It occurs at gorges and escarpments, up to 3,800 m, using associated cliffs for nesting (White et al. 1994, D. Turner in litt. 1999) and roosting, often overlooking river valleys. It is largely sedentary and does not wander far from favoured sites (D. Turner in litt. 1999). However, a review of sightings in Kenya confirms that it occurs in a variety of habitats (Thomsett 1998). It is closely associated with cliffs but does not have an absolute fidelity to a 'home cliff' and is sometimes sighted away from cliff environments. A portion of the population is therefore prone to wander away from typical habitat. These findings from East Africa are at odds with studies from southern Africa where the species does not tend to wander into flat areas devoid of cliffs (Thomsett 1998). It feeds mainly on small birds (D. Turner in litt. 1999). In Zimbabwe, the species breeds on cliffs in zones of dry, deciduous miombo woodland (Hartley et al., 1993) While it breeds on rocky cliffs, intact woodland habitat surrounding the nest sites are critical for the persistence of this species (Jenkins et al. 2019; Jenkins et al. 2020 in prep). In South Africa, the species breeds on cliffs above dense, broad-leaved and fine-leaved Savanna, and below grassland Savanna.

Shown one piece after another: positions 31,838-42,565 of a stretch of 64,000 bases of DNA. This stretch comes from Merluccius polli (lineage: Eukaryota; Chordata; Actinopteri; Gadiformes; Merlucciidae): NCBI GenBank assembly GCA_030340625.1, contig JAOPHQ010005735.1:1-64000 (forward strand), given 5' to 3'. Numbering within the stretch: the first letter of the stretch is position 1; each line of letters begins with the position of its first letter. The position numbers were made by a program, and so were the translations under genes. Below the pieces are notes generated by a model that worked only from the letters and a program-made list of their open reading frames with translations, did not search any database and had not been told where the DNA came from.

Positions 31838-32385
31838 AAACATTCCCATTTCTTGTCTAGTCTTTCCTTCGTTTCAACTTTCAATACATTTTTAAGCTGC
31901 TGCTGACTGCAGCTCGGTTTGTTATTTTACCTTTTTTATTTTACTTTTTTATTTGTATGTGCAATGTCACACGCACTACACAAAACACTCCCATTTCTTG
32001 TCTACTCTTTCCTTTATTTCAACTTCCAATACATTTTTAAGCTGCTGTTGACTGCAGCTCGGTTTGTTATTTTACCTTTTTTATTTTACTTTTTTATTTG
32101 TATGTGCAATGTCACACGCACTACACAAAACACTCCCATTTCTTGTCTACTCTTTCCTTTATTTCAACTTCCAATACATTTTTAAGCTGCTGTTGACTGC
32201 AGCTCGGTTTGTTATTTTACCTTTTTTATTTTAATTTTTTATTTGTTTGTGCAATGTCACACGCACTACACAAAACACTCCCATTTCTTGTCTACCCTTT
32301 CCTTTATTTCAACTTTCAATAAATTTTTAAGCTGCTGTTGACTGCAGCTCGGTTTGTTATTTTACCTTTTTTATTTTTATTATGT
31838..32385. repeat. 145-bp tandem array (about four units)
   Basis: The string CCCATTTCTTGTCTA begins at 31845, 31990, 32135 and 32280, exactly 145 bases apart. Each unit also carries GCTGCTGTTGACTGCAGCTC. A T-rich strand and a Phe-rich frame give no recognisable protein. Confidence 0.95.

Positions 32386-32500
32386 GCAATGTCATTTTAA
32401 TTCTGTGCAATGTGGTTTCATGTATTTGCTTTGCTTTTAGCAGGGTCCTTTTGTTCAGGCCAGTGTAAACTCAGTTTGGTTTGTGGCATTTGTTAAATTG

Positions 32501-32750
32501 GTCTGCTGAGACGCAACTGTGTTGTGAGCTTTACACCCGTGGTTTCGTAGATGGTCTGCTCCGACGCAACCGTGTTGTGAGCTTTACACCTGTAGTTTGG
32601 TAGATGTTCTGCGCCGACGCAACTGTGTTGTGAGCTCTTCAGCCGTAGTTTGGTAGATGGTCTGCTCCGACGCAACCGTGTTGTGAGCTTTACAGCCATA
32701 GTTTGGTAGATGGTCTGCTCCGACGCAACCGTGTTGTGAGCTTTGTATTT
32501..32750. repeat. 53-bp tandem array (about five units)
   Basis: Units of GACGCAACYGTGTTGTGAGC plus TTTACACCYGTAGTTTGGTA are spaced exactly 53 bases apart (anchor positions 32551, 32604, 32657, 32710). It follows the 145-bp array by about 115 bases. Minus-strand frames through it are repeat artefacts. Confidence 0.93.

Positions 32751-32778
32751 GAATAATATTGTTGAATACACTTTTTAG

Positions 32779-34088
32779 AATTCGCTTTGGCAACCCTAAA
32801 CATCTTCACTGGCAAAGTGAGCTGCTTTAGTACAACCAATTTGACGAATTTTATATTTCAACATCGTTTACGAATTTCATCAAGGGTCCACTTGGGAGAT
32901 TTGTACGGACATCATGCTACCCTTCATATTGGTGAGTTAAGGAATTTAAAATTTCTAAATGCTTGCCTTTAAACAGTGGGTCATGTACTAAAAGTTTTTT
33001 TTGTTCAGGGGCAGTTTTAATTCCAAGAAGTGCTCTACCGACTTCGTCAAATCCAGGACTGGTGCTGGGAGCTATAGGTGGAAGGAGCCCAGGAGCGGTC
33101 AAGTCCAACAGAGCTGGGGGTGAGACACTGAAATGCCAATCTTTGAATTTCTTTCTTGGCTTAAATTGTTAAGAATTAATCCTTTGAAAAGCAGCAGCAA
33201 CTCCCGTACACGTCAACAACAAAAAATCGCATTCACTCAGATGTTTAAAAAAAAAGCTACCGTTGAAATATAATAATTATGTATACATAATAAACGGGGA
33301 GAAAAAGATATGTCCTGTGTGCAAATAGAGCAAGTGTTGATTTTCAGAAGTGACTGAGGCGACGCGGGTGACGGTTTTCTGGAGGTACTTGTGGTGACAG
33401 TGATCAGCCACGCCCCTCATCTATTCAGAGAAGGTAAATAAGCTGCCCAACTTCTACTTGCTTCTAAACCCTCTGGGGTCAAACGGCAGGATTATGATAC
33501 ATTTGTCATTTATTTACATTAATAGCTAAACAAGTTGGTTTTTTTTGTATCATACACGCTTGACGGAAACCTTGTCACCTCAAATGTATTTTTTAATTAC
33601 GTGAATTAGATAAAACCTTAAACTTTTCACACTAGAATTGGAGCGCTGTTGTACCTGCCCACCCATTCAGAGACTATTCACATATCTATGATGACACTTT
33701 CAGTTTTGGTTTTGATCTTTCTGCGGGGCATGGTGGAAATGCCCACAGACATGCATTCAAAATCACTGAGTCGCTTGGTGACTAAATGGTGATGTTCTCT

The spraying of organochlorine pesticides in northern Zimbabwe may have reduced numbers there, and pesticide-spraying (e.g. through operations to control Quelea and locusts) may pose a significant threat in other areas, including a recorded case in Uganda (Thomsett 1998). Helicopters and micro-light aircraft appear to have caused considerable disturbance to birds resident along the Victoria Falls gorges of the Zambezi, and the few birds that remain (D. Turner in litt. 1999) are threatened with flooding by a proposed dam (K. Hustler in litt. 1999). Reasons for its rarity in East Africa may include competition for food and nest sites with the larger and more dominant Peregrine Falcon F. peregrinus and predation of young by the Peregrine Falcon, Lanner Falcon F. biarmicus and owls, e.g. Spotted Eagle-owl Bubo africanus. For example, in South Africa, a territory that was occupied by this species from 2006 to 2009, has been lost to Lanner Falcons (A. Jenkins in litt. 2012). In South Africa, rural development and agricultural encroachment on core habitat surrounding breeding cliffs are having both a negative impact on Taita Falcon, and a positive impact on larger congeners (Jenkins et al., 2020 in prep). This effect is most notable when the climax woodland is lost and converted to open habitats, which favours larger Falco species.
Conservation Actions Underway